11. #11
    When I had my walnut tree cut, I painted the cut ends with leftover metal roof paint but anchor seal is the best and left over latex is better than nothing. I would suggest flat sawing it. I donít think QS is worth the trouble with walnut. Iíd request some 4/4, 6/4, 8,4 and maybe even a 4Ēx4Ē post or four for some heavy table legs or something.

  12. #12
    I never intentionally quartersaw walnut. I have had very few customers ask for it. I go for the best, cleanest boards.

  13. #13
    Join Date
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    Try to find a friend with a metal detector. Being on a farm it's possible there's a nail or two in the tree. If so some mills will just reject any log that sets off their alarms. No point cutting down a nice tree and then finding out the best log can't be made into boards.

  14. #14
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    Is there some reason you want to cut those beautiful young trees down?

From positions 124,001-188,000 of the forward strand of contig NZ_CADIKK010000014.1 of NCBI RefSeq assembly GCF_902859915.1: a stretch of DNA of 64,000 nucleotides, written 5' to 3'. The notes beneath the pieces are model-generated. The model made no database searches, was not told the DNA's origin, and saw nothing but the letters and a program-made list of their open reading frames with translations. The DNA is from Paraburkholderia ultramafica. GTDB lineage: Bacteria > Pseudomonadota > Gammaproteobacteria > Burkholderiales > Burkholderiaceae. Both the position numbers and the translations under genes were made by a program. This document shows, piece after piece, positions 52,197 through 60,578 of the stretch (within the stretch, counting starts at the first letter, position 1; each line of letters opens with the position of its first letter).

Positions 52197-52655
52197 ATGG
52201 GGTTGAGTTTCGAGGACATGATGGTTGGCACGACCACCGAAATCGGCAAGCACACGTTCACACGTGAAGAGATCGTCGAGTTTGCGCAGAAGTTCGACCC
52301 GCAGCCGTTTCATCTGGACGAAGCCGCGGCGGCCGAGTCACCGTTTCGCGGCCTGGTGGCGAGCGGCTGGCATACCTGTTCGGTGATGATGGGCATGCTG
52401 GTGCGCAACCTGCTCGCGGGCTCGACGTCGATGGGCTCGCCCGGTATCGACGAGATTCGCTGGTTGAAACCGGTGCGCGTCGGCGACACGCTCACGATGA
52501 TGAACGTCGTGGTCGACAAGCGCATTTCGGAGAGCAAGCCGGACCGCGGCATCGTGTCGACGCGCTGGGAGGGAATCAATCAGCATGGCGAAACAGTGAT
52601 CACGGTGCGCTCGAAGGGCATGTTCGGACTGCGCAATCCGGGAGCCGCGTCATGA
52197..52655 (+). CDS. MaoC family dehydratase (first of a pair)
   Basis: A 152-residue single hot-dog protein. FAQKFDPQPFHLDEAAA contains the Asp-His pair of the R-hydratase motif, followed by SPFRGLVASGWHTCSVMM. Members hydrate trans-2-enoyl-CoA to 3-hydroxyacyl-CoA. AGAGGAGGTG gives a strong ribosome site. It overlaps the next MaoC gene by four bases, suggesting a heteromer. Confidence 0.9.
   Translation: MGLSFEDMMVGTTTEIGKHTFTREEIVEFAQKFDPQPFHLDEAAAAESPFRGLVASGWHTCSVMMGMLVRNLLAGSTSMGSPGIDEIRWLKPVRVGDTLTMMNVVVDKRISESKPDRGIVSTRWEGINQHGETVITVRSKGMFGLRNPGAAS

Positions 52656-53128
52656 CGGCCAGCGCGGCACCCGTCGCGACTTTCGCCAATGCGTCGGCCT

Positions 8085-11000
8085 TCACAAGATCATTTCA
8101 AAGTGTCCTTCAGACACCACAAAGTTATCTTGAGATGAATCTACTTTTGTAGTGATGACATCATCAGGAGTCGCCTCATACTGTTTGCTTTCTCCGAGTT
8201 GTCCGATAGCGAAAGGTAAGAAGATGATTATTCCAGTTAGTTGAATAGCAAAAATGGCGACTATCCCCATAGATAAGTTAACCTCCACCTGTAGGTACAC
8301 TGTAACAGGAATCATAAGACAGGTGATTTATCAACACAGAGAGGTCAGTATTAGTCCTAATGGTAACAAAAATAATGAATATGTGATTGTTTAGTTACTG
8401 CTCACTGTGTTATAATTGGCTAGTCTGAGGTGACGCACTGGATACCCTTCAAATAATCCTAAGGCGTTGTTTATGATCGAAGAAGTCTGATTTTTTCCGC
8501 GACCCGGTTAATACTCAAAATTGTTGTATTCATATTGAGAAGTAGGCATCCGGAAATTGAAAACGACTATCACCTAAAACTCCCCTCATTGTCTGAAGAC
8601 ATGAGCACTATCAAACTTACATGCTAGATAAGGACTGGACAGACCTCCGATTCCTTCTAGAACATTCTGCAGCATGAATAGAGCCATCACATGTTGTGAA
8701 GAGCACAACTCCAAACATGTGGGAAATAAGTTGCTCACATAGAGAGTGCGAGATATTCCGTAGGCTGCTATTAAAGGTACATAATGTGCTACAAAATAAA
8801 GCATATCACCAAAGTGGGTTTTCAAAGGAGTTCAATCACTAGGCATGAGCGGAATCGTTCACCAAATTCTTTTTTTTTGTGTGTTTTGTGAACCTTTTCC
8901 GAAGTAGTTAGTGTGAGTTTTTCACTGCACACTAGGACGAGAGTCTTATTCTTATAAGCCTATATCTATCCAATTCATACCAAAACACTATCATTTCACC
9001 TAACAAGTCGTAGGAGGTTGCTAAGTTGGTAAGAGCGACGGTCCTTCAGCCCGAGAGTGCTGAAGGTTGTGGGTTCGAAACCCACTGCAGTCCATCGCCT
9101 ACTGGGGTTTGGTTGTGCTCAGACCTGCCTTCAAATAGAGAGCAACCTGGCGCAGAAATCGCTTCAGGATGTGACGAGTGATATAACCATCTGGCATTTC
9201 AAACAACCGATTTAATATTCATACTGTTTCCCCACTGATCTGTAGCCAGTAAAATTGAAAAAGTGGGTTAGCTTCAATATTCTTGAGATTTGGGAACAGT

15. #15
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    Quote Originally Posted by Danny Hamsley View Post
    I never intentionally quartersaw walnut. I have had very few customers ask for it. I go for the best, cleanest boards.
    I would say that pretty much describes how anyone who saws walnut for resale does it. I do quarter saw it, for my own use - not all the times or all logs, but probably at least half of what I saw. But then I'm also air drying it, not infrequently after letting it age in the log before sawing in a way similar to what one would do if deliberately trying to induce spalting in maple or sycamore. The reason is that the rift grain of walnut that is treated that way, in the youngest 6-10 years of heartwood, is among the most beautifully grained and colored wood one can find in North America, with a rich, albeit subtle, striping of browns, oranges, purples and greens. 3-4" of that is worth a foot and a half of flatsawn walnut, especially if the latter is kiln dried. I also use walnut for segmented bowls and other turning, and straight grain in two dimensions for that is valuable in minimizing end grain runout, and so permitting more stable thin shelled turnings, with more uniform color transitions between segments.
    Last edited by Steve Demuth; 07-19-2018 at 2:36 PM.